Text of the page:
Land-Use Restrictions and the Economy

A brand new NBER working paper confirms what past evidence has shown: land-use restrictions tend to have negative effects on the economy. The researchers conclude,

Image result for land-use restrictionsHistorically, U.S. economic growth has gone hand-in-hand with the regional reallocation of labor and capital. The pace of resource reallocation, however, has slowed considerably. This decline has roughly coincided with lower productivity and output growth, as well as growing home price premia in high income states, including California and New York.

This paper develops a theory of these observations based on land-use regulations. We analyzed how policies that restrict land-use have affected resource reallocation, aggregate output and productivity, and regional employment shares.

We constructed a multi-region model economy in which regions differ by their productivity, their amenities, their urban land stock, and land-use regulations. We develop a procedure that uses the model together with data on land acreage, regional employment shares, and regional labor productivities to identify time series of regional TFP, amenities, and to systematically construct a time series of land-use regulations, which has been missing from the literature. Our model-inferred TFP, amenities, and land-use regulations compare fairly closely with independent measures of state-level regulations and quality of life measures.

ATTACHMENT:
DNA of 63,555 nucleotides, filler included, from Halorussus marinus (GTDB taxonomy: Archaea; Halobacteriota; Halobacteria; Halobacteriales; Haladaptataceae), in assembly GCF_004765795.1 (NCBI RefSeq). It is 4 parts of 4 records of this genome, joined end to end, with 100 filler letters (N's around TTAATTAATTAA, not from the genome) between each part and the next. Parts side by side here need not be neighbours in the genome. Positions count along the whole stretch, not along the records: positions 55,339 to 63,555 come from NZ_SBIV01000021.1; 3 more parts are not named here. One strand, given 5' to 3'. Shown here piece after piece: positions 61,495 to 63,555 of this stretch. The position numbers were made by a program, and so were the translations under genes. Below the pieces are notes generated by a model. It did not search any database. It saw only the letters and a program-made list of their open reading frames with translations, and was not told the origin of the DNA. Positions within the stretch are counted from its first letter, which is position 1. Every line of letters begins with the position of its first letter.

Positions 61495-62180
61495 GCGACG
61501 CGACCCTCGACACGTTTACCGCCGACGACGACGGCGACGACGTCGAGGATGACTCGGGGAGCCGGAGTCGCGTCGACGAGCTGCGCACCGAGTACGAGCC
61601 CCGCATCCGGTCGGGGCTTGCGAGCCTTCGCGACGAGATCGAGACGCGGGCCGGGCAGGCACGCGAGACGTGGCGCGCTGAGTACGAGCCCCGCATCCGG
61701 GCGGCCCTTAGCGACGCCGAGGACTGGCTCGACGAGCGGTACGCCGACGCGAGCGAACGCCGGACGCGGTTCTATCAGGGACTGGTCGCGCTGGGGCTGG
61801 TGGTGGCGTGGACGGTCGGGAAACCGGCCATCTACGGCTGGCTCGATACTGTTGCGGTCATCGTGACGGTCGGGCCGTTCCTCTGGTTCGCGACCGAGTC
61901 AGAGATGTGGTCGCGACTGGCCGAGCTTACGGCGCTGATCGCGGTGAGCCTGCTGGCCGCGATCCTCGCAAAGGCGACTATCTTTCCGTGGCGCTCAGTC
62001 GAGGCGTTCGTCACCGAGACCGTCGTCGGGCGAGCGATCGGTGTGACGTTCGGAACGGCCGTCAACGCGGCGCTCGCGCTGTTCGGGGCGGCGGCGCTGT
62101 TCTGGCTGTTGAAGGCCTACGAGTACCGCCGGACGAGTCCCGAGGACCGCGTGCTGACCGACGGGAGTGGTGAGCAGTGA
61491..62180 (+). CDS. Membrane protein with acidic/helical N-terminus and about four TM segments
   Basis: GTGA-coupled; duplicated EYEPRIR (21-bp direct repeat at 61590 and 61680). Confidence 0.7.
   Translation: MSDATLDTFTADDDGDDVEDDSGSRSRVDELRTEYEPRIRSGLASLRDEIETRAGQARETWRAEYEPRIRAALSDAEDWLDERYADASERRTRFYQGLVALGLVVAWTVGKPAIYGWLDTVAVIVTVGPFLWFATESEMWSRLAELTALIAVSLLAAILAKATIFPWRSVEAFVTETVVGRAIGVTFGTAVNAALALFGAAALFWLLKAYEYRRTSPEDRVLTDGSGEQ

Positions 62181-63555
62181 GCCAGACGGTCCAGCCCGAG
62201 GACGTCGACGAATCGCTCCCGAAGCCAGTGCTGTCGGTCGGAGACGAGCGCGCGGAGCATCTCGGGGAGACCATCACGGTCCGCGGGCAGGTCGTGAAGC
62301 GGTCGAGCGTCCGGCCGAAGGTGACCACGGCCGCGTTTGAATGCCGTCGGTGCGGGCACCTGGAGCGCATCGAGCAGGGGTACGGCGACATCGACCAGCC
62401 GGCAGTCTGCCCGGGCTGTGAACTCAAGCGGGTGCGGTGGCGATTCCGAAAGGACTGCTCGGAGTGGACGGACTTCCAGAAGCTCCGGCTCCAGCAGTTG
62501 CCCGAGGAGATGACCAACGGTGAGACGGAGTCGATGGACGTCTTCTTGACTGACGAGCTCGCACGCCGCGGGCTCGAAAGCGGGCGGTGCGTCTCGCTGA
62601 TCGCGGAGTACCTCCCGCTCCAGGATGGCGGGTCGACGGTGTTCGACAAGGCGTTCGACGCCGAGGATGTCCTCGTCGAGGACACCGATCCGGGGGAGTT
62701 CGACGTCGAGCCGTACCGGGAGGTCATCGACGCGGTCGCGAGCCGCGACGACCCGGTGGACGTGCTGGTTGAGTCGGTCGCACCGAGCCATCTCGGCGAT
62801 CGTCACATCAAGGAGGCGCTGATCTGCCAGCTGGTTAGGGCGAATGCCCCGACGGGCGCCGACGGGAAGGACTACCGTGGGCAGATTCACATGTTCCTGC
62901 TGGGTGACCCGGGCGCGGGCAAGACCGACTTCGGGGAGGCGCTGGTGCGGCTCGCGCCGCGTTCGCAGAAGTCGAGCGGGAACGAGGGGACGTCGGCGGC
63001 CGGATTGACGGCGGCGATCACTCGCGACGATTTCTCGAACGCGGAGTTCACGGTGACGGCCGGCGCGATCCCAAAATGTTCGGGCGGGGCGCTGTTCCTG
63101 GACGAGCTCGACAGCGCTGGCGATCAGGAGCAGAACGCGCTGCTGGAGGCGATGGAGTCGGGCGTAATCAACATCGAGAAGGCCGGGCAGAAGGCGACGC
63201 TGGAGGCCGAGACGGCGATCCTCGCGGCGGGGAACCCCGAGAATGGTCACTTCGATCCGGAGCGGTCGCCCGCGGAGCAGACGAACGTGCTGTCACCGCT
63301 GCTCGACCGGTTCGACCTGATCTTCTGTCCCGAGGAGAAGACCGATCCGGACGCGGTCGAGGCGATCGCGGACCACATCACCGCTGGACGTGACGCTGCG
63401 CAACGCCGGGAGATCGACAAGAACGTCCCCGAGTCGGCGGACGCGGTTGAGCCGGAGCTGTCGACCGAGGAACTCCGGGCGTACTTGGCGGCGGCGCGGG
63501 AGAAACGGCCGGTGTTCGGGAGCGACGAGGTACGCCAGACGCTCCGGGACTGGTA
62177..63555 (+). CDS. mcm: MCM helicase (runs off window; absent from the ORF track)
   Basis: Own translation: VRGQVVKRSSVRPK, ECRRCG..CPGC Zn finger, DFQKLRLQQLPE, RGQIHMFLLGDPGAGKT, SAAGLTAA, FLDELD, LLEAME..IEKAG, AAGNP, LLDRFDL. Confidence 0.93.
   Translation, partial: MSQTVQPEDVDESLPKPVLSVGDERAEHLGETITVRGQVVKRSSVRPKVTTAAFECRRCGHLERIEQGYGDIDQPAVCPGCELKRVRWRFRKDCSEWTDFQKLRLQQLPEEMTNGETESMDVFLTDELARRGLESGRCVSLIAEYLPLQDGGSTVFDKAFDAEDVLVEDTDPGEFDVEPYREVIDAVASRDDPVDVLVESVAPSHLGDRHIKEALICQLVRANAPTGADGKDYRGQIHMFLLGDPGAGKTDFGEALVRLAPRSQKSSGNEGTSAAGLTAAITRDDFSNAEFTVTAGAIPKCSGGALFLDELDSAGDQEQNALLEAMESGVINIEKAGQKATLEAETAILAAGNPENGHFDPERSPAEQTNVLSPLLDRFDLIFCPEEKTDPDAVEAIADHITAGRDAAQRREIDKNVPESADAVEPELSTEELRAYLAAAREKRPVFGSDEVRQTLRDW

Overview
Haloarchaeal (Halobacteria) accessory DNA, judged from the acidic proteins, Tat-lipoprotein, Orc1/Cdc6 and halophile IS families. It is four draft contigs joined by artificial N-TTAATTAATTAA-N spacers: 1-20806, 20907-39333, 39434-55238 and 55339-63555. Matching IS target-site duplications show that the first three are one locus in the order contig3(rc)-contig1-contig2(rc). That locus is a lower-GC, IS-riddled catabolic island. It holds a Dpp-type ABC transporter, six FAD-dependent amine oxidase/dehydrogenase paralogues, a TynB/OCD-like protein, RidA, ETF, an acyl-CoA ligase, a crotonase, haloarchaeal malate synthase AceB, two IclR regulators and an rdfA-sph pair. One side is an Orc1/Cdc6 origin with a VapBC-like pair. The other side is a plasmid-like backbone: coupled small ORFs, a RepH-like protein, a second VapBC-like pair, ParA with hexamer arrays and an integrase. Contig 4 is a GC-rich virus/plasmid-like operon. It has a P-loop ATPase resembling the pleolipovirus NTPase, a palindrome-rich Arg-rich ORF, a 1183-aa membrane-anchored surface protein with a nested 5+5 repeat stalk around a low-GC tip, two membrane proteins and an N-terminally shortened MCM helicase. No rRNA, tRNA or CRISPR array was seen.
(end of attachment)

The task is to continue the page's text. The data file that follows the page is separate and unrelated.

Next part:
We find that reforming land-use regulations would generate substantial reallocation of labor and capital across U.S. regions, and would significantly increase investment, output, productivity, and welfare. The results indicate that too few people are located in the highly productive states of California and New York. In particular, we find that deregulating just California and New York back to their 1980 land-use regulation levels would raise aggregate productivity by as much as 7 percent and consumption by as much as 5 percent. The results suggest that relaxing land-use restrictions may contribute significantly to higher aggregate economic performance (pg. 40).

They explain “that even modest land-use deregulation leads to a substantial reallocation of population across the states, with California’s population growing substantially. We also find that economy-wide TFP, output, consumption, and investment would be significantly higher as a consequence of deregulation. We find that U.S. labor productivity would be 12.4 percent higher and consumption would be 11.9 percent higher if all U.S. states moved halfway from their current land-use regulation levels to the current Texas level. Much of these gains reflect general equilibrium effects from the policy change. In particular, roughly half of the output and welfare increases reflect the substantial reallocation of capital across states” (pg. 4).